AIR France-KLM is thought to be considering a sale of its Dublin-based Cityjet airline as part of a wider restructuring of the heavily-indebted group. The move would affect up to 1,000 staff.
Although Swords-based Cityjet is loss-making, Air France-KLM is believed to be considering its disposal to streamline its own group operations rather than eliminating the unit from the group solely for financial reasons.
Further clarity on whether the Air France-KLM board will formally put Cityjet on the block is expected within weeks.
Founded in 1992 by chairman Pat Byrne, Cityjet has accumulated massive pre-tax losses in the past few years. In the past three years alone, those losses have amounted to nearly €150m. It made an operating loss of €25.8m in the 12 months to the end of March last year, down from €45.7m a year earlier.
Air France fully acquired Cityjet in 2000. It carried 2.3 million passengers in the financial year to the end of March 2011, when revenue rose 21pc to €259m.
It's the single biggest operator at London City Airport, where it accounts for about half the facility's business. Former Dublin Airport Authority boss Declan Collier has just taken over as chief executive of London City Airport.
A spokeswoman for Cityjet, which is headed by Frenchwoman Christine Ourmieres, told the Irish Independent the airline was looking at a number of operational options.
"As a company, we are studying our options and finding the best solution for the company and our employees," she said.
She declined to say whether those options include a sale of the business by its parent. She said that Cityjet was examining issues such as its routes, its fleet and how it could be best structured.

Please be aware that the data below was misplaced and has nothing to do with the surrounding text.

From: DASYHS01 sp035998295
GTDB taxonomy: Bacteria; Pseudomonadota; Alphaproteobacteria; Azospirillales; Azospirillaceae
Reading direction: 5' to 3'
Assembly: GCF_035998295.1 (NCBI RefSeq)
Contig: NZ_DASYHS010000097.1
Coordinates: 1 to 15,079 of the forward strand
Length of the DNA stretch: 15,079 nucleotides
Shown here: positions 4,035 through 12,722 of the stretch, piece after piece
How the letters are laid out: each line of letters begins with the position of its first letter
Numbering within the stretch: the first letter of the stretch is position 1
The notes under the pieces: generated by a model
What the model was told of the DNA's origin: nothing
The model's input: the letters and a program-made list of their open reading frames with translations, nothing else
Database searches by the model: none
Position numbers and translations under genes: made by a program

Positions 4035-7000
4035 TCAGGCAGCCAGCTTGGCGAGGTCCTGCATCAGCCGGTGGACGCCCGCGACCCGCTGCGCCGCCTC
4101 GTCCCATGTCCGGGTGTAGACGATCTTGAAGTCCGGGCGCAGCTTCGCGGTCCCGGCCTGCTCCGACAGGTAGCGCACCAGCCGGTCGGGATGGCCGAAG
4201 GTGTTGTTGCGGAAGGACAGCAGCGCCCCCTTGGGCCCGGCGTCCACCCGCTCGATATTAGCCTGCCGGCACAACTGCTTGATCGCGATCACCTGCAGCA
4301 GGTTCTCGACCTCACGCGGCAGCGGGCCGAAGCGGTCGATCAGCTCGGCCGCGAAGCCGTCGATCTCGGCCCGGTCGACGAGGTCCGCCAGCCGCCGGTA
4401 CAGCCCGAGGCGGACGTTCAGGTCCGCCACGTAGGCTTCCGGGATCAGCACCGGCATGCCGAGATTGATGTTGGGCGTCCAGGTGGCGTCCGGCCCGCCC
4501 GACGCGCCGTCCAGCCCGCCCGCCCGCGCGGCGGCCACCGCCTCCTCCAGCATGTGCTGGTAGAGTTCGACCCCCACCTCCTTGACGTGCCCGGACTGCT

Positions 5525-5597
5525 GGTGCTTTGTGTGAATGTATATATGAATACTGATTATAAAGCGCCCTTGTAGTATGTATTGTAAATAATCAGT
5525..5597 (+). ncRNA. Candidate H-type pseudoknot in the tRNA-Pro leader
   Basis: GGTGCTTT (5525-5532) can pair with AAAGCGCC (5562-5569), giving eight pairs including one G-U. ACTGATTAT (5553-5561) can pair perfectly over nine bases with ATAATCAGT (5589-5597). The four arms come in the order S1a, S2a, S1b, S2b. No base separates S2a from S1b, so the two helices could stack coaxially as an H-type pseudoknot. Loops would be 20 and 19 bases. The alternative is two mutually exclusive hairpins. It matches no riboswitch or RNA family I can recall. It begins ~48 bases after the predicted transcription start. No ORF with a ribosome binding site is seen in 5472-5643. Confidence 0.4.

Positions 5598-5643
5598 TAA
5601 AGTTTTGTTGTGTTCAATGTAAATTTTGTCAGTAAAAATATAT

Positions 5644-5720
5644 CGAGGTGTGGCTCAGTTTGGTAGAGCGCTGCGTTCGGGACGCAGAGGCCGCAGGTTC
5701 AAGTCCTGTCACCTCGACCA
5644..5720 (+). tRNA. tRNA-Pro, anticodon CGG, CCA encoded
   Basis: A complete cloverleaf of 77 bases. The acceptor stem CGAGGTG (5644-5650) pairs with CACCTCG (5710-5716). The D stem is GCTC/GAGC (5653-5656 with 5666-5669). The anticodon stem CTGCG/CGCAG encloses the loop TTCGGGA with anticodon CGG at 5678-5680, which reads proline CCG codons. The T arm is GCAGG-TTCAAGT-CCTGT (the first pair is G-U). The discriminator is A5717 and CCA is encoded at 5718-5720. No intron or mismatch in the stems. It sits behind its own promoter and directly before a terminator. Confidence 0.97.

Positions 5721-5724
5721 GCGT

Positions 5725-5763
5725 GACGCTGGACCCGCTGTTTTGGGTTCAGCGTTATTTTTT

She insisted that the airline's base would remain in Ireland and that moving it out of the country was not under consideration. The company also performs aircraft maintenance in Dublin.
"We're not a French regional airline," she said. "We have a strong base here in Ireland."
Air France-KLM, which has €6.5bn in debt and wants to cut it by €2bn, announced last month that it was restructuring its unprofitable France-based regional operations. That will involve cutting the number of aircraft and using Paris Charles de Gaulle Airport as a hub for the bulk of its regional activities.
Despite its strong brand and reputation, Cityjet, along with rivals, has struggled to cope with high oil prices. The smaller jets it uses can also be heavy fuel users and their size means it's tougher to make a profit from them.
Aviation analyst Stephen Furlong at Davy Stockbrokers said that if Cityjet was put up for sale there would probably be some interested buyers -- but that there "won't be a telephone book list" of them.
"I wouldn't say the list is zero," he said, pointing out that Cityjet's presence at London City Airport would probably be attractive to some investors.